Review by Natalie Low
It’s 10.30pm and you’re sitting in a dark room with strewn confetti and party hats all over the floor. Then a woman wearing fairy wings carrying an electric guitar steps on stage, and you wonder slightly if you’ve had too long of a day that you’re kind of hallucinating but then you remember that you’re at Party Girl. The show begins with a rock song of sorts and then she introduces herself as Fairy Sprinkles. You never learn her real name, but Fairy Sprinkles wastes no time to dive right in. She works as a children’s party entertainer and she brings you along a day in her life of her job.
The writing is clear and concise, filled with enough description for an audience to have vivid images to follow along her story, and peppered with enough jokes and self-deprecating humour. The show is structured around a list of 10 things to note (lessons) when working as a Party Girl. Each point segments the show and is substantiated with a story and an originally written song. As grounded as this story is, it is sprinkled with moments of absurdness that you cannot help but laugh at.
The set is simple – just an amp, an electric guitar, a mic stand. The props used are also simple but very effective. Everything is hidden inside a large bag, and taken out during an appropriate time in the story – a flower crown, a tutu, bubble-making machine, etc. They help build the story and does elevate the show in its absurdity. The lighting is perhaps one of the elements that felt a little unnecessary. Constantly changing from spotlight to general lighting whilst she’s constantly moving around meant there were moments where she was in the dark, and you’re not quite sure why there needed to be so many lighting changes.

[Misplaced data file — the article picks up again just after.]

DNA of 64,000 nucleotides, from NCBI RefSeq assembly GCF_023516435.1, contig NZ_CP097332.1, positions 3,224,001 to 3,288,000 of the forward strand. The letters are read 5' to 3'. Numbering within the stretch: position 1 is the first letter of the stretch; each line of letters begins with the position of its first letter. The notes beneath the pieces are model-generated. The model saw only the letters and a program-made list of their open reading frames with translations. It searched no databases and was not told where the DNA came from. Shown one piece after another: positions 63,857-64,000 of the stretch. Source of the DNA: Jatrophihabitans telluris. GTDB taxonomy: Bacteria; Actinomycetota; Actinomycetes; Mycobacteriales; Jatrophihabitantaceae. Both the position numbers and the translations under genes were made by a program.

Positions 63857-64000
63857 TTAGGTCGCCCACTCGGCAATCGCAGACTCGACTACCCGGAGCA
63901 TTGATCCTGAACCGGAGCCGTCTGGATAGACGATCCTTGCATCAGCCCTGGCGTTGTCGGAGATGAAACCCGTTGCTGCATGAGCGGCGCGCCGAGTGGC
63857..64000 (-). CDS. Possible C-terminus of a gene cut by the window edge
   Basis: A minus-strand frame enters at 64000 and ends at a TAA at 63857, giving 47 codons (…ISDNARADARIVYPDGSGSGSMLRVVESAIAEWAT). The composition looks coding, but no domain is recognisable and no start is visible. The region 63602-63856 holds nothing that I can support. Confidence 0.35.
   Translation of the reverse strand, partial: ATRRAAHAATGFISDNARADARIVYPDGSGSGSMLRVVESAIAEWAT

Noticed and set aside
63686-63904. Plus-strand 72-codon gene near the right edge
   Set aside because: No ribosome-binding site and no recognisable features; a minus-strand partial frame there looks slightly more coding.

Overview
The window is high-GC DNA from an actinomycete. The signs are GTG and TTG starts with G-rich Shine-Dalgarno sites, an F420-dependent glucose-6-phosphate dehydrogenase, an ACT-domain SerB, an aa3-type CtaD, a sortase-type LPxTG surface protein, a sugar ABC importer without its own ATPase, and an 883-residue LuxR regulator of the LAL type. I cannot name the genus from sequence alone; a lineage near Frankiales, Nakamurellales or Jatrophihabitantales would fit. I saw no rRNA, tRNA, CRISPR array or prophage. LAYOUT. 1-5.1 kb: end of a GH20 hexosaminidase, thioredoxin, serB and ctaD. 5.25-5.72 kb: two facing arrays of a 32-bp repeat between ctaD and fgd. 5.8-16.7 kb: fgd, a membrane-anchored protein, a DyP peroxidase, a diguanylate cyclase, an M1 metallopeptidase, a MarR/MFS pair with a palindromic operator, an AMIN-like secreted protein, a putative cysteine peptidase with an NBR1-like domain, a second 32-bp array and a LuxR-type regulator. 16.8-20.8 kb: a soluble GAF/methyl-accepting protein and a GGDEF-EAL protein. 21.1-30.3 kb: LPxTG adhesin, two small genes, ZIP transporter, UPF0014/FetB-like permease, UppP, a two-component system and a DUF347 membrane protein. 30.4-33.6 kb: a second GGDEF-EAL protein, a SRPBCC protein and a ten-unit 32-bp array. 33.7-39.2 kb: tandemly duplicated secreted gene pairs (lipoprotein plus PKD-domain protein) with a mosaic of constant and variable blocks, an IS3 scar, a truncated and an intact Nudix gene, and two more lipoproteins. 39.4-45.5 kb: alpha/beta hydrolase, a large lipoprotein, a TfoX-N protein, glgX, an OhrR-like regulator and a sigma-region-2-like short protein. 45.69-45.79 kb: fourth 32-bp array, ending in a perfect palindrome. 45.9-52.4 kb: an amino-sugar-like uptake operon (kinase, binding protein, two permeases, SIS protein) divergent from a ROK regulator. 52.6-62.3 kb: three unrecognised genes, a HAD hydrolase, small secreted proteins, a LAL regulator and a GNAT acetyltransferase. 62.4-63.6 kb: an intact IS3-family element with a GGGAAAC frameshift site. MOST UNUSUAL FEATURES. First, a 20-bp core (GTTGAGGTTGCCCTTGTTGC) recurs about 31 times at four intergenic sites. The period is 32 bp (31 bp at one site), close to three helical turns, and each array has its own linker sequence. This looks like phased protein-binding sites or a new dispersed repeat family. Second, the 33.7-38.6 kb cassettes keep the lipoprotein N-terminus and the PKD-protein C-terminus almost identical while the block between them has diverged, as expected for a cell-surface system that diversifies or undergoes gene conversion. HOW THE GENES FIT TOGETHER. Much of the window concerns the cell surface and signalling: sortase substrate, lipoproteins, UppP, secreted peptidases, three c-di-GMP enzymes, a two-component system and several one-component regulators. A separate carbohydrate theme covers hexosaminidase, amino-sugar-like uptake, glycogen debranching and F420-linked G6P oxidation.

The humour in this story is balanced with strong emotional moments when Fairy Sprinkles talks about the relationship she has with her mother, who lives with bipolar disorder. She gets extremely candid about her childhood and the time she needs to take out of her busy work day to help her mother, and it gets emotional. It comes almost out of nowhere but it makes the story shine more through its raw honesty.
Another standout moment in Party Girl was her story about the moments that make her job satisfying. She goes into the audience for that moment, and it’s a surprisingly tender moment in the middle of the chaos. There’s a deep connection there, and Heffernan’s performance in that moment makes you connect with her deeply.
She’s not afraid to talk about the ups and downs of her job, and show that she is not perfect. In fact, she proudly talks about her imperfections, and situations in her job that seem to take you by surprise but she embraces it all, completely judgement-free, and it is in that moment that you appreciate her even more.